Hair Care Routines in Winter 2 Hair Care Routines in Winter

Hair Care Routines in Winter

Posted by IHLS

Fortunately, hair care routines in Winter, in a typical Australian winter are not quite as severe as those required in some other parts of the world!

Even so, Aussie winters present a hair care challenge and we need to be alert to the issues arising.


What winter does to hair

It’s amazing how many Australians don’t think about this because snow is very restricted to a few upland areas around the country and sub-zero temperatures are very rare. However, the winter can have a very significant, if unexpected and indirect, impact on our hair and hair loss.

This is mainly for four reasons:

  1. we might tend to heat our homes;
  2. we’ll be more inclined to wear hats and caps for insulation rather than just to keep the sun off as in summer;
  3. our use of hairdryers;
  4. windy conditions.

Why do these things matter?

Central heating

On cooler days and nights, we may put the heating on.

There’s nothing wrong with that but central heating can be very drying and can suck all of the moisture and humidity out of the atmosphere. That’s very bad news for hair thinning and what makes it worse is that in summer we might anticipate it but in winter, our guard can go down.

The solution is easy – use a humidifier. If that’s not possible or even if it is, remember to also increase your usage of hair and scalp moisturisers and specialist shampoos.

Hats and caps

There’s a lot of arguing on this one but many hair health experts suggest that snug hats and caps are a potential disaster for hair. The problem is, they snag hairs and pull them out as we move around.

That’s particularly a risk if your hat or cap is of the variety that comes with elasticated grips, as many do.

True, this isn’t just a winter issue but whatever the season, try to wear looser-fitting hats or use a bandana/hoodie with plenty of space for your head to move without leaving your hairs behind it as it goes.

Hair drying

In summer and excluding specialist stylings, most males are fairly relaxed about blow-drying their hair. That’s because any residual dampness will evaporate off fairly quickly.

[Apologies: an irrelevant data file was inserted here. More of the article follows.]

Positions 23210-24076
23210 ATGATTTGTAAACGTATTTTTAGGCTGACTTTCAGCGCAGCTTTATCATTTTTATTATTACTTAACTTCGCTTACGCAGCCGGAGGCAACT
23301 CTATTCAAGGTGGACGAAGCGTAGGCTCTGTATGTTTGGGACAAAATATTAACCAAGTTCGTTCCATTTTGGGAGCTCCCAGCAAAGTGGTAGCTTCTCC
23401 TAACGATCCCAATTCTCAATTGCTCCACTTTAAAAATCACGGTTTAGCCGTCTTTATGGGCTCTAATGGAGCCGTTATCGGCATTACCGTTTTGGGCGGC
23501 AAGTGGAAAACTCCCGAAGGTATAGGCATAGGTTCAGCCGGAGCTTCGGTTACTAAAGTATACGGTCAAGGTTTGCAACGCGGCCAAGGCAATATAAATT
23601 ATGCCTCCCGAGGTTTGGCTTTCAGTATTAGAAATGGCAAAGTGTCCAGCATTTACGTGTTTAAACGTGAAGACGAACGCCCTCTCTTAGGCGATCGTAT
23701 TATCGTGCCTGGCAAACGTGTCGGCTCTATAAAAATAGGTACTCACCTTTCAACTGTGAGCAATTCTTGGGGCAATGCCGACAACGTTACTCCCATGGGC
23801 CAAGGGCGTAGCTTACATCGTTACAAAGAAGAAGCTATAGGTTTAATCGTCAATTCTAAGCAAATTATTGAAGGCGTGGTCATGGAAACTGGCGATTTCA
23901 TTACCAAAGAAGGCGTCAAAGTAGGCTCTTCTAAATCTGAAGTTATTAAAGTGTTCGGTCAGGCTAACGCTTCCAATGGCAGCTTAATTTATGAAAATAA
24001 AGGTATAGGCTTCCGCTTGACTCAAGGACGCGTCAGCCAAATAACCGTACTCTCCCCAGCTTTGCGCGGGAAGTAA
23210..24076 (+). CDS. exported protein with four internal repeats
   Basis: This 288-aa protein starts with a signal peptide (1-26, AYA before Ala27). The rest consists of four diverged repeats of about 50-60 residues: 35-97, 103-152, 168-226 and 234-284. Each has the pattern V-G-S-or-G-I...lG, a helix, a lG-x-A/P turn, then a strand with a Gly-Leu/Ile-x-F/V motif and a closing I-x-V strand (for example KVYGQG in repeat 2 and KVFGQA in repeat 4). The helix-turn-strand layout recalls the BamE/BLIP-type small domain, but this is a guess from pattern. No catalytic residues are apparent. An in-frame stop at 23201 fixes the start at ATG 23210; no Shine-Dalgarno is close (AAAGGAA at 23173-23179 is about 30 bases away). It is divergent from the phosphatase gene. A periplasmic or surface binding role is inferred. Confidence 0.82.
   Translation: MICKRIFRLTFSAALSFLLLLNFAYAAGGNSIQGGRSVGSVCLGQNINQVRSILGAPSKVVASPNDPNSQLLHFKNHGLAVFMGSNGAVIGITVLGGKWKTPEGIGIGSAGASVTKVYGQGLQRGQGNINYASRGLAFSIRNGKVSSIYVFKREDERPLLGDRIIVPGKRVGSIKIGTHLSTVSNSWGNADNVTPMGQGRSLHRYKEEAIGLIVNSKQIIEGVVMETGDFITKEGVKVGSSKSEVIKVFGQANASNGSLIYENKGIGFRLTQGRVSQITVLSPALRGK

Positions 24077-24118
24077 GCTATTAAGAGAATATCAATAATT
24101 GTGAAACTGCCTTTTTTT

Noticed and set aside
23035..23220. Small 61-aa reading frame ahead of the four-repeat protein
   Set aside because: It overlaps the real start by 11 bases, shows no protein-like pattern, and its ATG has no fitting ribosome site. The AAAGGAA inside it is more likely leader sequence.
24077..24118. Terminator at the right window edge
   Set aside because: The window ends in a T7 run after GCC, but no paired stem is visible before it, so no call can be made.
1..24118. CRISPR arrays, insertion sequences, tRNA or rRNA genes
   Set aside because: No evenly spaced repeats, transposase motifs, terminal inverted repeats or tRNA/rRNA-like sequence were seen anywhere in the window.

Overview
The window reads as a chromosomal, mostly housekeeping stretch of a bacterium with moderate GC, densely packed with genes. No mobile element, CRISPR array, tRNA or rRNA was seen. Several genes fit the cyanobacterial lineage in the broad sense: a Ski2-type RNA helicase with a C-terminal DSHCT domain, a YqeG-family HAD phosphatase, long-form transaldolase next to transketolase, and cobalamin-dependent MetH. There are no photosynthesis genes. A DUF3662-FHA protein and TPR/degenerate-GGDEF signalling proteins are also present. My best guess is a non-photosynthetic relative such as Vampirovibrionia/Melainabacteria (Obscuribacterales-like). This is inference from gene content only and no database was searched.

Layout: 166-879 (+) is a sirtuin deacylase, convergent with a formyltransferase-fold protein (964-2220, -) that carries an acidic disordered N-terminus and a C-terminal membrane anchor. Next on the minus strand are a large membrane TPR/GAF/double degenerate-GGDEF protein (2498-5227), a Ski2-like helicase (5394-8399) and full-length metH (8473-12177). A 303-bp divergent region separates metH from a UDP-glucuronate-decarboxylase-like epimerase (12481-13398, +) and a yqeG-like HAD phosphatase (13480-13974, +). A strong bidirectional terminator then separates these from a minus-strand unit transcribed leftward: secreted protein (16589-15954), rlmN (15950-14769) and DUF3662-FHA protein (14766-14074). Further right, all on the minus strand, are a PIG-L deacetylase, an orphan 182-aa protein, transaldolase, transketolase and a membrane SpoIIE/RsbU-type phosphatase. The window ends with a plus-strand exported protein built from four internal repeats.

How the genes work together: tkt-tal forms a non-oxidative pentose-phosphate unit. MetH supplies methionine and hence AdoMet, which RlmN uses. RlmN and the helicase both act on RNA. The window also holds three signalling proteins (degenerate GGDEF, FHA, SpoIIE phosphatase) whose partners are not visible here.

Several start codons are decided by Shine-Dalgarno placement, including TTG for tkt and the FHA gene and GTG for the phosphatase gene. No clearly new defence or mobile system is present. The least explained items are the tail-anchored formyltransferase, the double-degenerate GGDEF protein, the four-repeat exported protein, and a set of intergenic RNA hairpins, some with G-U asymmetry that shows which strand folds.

In the cooler winter months though, we might all be a little more inclined to turn the dryer up a few notches and really lay into our hair to get the damp out of it before we venture outside.

Generally speaking, lots of hair drying at higher temperatures is not great news for our hair. It can make hair brittle and lead to dry, flaky scalp.

So, ease off on the heat even if it’s a bit chilly outside. It’s perhaps a real hair loss solution in itself.

Windy conditions

Many parts of the country might not experience particularly low temperatures but do see a lot more wind during the winter.

Wind can be very damaging for hair. Again, that’s largely to do with its drying effect.

There’s not a lot you can do to stop the wind from blowing but you can help protect your hair by using a hat (of the loose variety!) or other head cover. Above all, you can up your use of those hair and scalp moisturising products to compensate for the drying effects of wind.

Going abroad during our summer?

If you’re going into the northern hemisphere during their winter, remember that in large parts of Europe and North America, conditions are often much harsher than ours during winter.

The hair thinning and care considerations that arise if you’re travelling to somewhere at say -6C are very different to what we’ve been discussing above.

We’ll come back to this one at a later date!

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